Studio Series celebrates dance at a distance

Heleana Backus , A&E Reporter

The artists in the Theater and Dance department’s upcoming Studio Series see virtual art as an opportunity for curiosity, connection and collaboration. The Studio Series, curated by Whitman Associate Professor of Dance Renée Archibald, will take place Sept 10 – 27 and feature workshops, performances and conversations that challenge participants to connect with one another.

The Studio Series brings participants together in movement over Zoom. Photo contributed by Renée Archibald.

On Sept 10 and 12, Nichole Canuso, choreographer and director of the Nichole Canuso Dance Company, and Jennifer Turnbull, artist and Spiral Q co-director, will lead “Being/With” workshops, which group members of the Whitman community with residents at the Odd Fellows Home over Zoom. Prompts for conversation and movement will familiarize groups of 12 participants with each other in their separate spaces, encouraging them to connect physically from afar. 

“[We are] inviting people to see as much of someone as possible, and to recognize that it’s impossible to know everything about anyone, even the person you’re most close to. But that curiosity is what makes everything more rich…[There’s] the chance for us all in the workshops to just wrestle with that impossibility and that wonder,” said Canuso. 

Nicole Canuso and Jennifer Turnbull’s work honors human connection and collaboration. Photo contributed by Nichole Canuso. 

Since the Adopt-a-Grandparent program has not been able to continue in person, Canuso hopes that her workshops will help maintain the connection between the Whitman community and the Odd Fellows Home.

Canuso and Turnbull will also lead interactive performances of “Being/With: Home” on Sep 20, 22, 26 and 27, which will invite participants to collaborate one-on-one to create something new and unexpected.

Kathleen Kelley, a media artist, dance choreographer and associate professor of Dance and Technology at Montclair State University, will share her short film series, “Digital Affect/Physical Effects,” on Sep 11. The films grapple with the physical body’s virtual presence.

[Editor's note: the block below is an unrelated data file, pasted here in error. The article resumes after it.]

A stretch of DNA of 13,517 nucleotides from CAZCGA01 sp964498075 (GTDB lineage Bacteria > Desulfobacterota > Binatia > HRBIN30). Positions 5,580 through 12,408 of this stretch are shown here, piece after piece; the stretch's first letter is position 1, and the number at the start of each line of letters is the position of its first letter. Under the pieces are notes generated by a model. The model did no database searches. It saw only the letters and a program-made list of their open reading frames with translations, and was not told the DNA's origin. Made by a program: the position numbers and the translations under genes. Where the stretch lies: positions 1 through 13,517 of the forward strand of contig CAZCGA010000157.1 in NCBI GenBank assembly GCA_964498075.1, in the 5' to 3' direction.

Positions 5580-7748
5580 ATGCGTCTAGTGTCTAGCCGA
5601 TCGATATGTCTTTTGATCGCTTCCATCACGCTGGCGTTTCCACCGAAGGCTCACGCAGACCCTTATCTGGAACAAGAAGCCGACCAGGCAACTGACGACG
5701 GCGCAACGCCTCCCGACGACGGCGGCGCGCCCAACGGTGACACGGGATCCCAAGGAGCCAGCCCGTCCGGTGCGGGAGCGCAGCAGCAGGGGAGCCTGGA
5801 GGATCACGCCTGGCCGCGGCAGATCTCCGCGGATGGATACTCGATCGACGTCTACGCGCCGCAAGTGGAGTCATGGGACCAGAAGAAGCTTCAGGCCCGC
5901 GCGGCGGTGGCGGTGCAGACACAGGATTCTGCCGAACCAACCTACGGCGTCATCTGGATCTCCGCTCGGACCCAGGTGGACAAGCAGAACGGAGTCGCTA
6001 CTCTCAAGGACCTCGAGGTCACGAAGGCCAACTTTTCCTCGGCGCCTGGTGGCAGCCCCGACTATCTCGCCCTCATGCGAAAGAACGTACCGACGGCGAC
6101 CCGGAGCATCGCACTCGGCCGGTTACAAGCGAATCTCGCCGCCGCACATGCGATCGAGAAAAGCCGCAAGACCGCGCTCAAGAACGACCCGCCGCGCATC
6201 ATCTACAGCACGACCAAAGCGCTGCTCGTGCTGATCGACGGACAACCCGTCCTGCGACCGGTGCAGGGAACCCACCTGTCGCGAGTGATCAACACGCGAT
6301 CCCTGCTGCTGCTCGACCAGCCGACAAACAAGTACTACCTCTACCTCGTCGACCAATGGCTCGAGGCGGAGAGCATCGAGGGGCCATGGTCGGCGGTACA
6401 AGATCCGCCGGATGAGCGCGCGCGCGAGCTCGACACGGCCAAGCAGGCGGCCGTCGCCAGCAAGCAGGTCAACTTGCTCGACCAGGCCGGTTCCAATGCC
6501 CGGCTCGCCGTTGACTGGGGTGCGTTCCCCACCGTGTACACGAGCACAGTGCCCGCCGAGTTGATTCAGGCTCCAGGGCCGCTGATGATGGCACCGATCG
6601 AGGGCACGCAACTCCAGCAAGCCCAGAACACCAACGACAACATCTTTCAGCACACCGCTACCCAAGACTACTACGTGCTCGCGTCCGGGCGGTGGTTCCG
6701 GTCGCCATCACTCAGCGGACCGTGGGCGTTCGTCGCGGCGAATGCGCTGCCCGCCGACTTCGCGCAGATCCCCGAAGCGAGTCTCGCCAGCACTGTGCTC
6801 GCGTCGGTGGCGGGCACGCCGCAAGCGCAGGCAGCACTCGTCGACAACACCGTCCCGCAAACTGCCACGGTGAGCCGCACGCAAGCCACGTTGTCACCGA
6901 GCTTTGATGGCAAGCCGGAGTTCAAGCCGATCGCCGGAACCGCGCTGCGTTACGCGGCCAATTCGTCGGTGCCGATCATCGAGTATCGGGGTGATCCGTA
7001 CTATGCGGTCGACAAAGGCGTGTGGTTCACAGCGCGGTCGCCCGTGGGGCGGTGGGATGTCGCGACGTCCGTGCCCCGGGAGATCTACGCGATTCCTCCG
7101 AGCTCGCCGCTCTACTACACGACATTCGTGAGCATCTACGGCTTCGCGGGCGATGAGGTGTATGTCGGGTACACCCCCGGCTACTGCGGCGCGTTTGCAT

Kelley asks, “Can you bring your body-sense into the virtual world? Can you breathe together with people on Zoom? Can you all connect to the fact that we’re in this space together? So much of the virtual experience is about the head without the body or the brain without the body. But, if you think about it, we’re all actually here.”

Kathleen Kelley explores the capacities and limitations of digital spaces. Photo contributed by Kathleen Kelley.

Kelley will also lead the Smartphone Video Composition Workshop on Sep 13, which aims to give attendees the skills to use smartphones to make an artistic impact. 

On Sep 12, there will be a live discussion between the editors of Black One Shot, an ongoing online art criticism project that focuses on the art of blackness. The discussion will feature Lisa Uddin, author and Whitman College Associate Professor of Art History and Visual Cultural Studies, and Michael Boyce Gillespie, author and associate professor of Film at City College of New York and the Graduate Center. They will discuss their work particularly in relation to the pandemic and the insurrections related to police brutality. 

Uddin and Gillespie write, “Black One Shot stages brevity and precision in response to the art of blackness, contemporary and/or prescient. At 1000 words a pop, these pieces divest from academic respectability to inhabit the speculative, ambivalent, irreconcilable ways of black forms, and move through the fires this time. Seditiously, we are object forward, conjuring up the necessary intimacy generated between a critic and their object and keyed to the channels and frequencies of blackness.”

This year’s Studio Series offers an increasingly accessible space for participants to explore dance. Photo contributed by Renée Archibald.

On his hopes for the Studio Series, Whitman Senior Dance Lecturer Peter de Grasse says, “Dance as an activity tends to be self-selecting. Sometimes what I see is that students who show up to take dance classes in person, generally speaking, are able-bodied, relatively physically-fit people. And yet dance can be for anyone, and I imagine that there is a potential for people who may not feel comfortable crossing the threshold of a studio to find an added layer of comfort in this [online] format. That would be my hope. Perhaps, through this experience, they might be more likely to set foot in a studio.” 

To attend any of the Studio Series programs, sign up or use the links on the Harper Joy Theater’s website.